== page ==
As businesses face a new paradigm of needing to retain their talent and give their people a sense of belonging, where and how does cultural leadership fit into everything?
When we talk about leadership styles, it can be easy to forget just how many ways there are to lead—and how many ways you can easily mess it up. People will leave a job for all kinds of reasons, but one of the biggest reasons they’ll stay is for the culture.
What is meant by cultural leadership?
Cultural leadership is delving deep into the culture of your organisation. It demands creative thinking as well as collaboration with people from across all different roles and seniority.
Leading through culture isn’t just keeping people happy with vending machines and staff days out. It’s about building something that matters for the people coming together in a workplace. It starts with the very basics of an organisation: why are you there and what are you trying to achieve?
Cultural leaders get down in the dirt with their staff and share the sense of community with them. They lead by example and enforce cultural values that everyone can get behind, making them feel as though they have somewhere they belong.
Cultural leadership is just one of the ways in which an effective team leader can do their job, but it’s arguably one of the most important approaches to adopt right now in the time of The Great Resignation, where some people have quite simply had enough of poor leadership.
Cultural leadership and its importance when it comes to staff retention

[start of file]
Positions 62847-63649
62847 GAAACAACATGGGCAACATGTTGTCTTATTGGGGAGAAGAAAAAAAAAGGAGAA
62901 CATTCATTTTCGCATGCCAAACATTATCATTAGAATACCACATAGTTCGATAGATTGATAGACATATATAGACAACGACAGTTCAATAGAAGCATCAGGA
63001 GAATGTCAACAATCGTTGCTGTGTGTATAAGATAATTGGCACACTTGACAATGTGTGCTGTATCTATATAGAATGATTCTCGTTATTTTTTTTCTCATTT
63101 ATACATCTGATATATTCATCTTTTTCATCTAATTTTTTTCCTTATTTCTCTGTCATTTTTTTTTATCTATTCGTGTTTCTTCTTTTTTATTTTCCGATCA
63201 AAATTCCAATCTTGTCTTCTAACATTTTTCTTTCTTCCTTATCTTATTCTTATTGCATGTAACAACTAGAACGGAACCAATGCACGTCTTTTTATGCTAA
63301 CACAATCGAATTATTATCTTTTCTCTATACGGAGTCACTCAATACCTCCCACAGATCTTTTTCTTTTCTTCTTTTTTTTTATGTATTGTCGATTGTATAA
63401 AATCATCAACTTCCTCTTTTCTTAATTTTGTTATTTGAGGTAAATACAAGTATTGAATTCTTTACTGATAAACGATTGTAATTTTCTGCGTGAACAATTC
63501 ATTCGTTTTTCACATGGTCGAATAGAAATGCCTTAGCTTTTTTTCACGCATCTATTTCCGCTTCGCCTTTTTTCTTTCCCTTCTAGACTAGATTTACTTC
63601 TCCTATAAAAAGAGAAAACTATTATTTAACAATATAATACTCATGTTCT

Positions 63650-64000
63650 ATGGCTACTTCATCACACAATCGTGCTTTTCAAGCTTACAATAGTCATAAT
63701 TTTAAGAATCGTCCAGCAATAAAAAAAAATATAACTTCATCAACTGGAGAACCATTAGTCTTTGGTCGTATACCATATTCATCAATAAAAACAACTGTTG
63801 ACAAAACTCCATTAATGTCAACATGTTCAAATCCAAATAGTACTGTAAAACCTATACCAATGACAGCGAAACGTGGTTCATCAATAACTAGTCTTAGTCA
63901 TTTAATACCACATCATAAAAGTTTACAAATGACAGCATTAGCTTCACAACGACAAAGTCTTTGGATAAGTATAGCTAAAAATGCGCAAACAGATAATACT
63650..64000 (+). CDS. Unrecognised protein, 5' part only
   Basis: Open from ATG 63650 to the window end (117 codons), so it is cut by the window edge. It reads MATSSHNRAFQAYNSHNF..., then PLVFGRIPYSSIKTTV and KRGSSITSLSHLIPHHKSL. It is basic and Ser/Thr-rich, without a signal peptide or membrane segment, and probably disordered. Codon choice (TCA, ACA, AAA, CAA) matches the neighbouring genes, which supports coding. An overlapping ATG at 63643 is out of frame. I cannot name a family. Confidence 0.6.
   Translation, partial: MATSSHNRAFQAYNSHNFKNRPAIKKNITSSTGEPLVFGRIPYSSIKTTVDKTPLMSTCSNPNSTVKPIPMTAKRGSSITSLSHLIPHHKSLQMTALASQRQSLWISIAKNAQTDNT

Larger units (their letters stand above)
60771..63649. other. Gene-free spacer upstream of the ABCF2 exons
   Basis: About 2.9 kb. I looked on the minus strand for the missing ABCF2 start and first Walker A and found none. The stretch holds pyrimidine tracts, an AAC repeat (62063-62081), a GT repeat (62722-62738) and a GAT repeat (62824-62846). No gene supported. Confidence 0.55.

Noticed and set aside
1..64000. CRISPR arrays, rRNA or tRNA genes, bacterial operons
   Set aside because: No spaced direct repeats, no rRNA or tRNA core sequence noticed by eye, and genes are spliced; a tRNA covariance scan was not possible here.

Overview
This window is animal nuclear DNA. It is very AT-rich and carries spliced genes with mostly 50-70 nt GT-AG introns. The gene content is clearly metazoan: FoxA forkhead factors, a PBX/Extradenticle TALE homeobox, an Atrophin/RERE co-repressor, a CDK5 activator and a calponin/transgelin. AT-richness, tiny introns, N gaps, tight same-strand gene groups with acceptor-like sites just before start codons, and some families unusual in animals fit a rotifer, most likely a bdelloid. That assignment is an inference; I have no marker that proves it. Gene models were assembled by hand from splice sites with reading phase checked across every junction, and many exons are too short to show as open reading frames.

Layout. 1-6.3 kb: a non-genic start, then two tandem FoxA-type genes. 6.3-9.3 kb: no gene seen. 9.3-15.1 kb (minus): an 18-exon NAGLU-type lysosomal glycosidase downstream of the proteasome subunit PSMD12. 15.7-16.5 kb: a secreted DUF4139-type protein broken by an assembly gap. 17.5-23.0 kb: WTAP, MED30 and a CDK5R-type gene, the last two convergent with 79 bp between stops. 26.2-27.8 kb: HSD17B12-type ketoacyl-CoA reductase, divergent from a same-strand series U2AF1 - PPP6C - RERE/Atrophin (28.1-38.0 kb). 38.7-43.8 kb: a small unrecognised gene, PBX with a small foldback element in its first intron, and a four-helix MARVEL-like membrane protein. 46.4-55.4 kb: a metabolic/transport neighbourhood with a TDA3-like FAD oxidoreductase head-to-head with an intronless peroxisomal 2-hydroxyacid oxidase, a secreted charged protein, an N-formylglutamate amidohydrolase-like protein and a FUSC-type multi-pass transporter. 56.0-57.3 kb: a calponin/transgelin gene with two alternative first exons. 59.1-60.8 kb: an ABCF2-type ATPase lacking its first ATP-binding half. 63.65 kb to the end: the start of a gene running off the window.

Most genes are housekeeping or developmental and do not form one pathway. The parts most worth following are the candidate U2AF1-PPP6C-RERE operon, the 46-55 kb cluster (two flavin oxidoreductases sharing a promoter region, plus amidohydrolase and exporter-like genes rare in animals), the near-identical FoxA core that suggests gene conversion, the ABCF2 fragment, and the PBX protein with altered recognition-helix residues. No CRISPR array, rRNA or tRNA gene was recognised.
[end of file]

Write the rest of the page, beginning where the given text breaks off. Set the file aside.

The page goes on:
As we still aim to figure out exactly what a post-COVID work landscape looks like, one thing’s for certain: substandard cultural leadership won’t cut it.
It’s true that staff can often be lured away by an extra chunk of money, but it’s also true that people stay for people. If staff aren’t feeling an urgent need to leave, spurred by bad managers and leaders they can’t wait to get away from, they’ll weigh up their options between money and colleagues with much more consideration.
Now, businesses need to be as focused on retaining and nurturing talent they already have—perhaps even more focused—as they are on attracting new talent. The success of heightening cultural work policies in this way is what has seen the rise of ‘boomerang workers’, people who quit a role only to come back to their workplace later on.
How does this relate to your business if you’re trying to fill in haps or build a team from the ground up? Bring them into the fold! Welcome them to the culture, not just the company. Nurture newcomers and give them a sense of belonging, show them they’re heard and empower them to have an impact.
In a sense, make them part of the cultural leadership themselves.
Identify ways that people in your organisation can move sideways, giving them routes other than either out of the business or nowhere at all.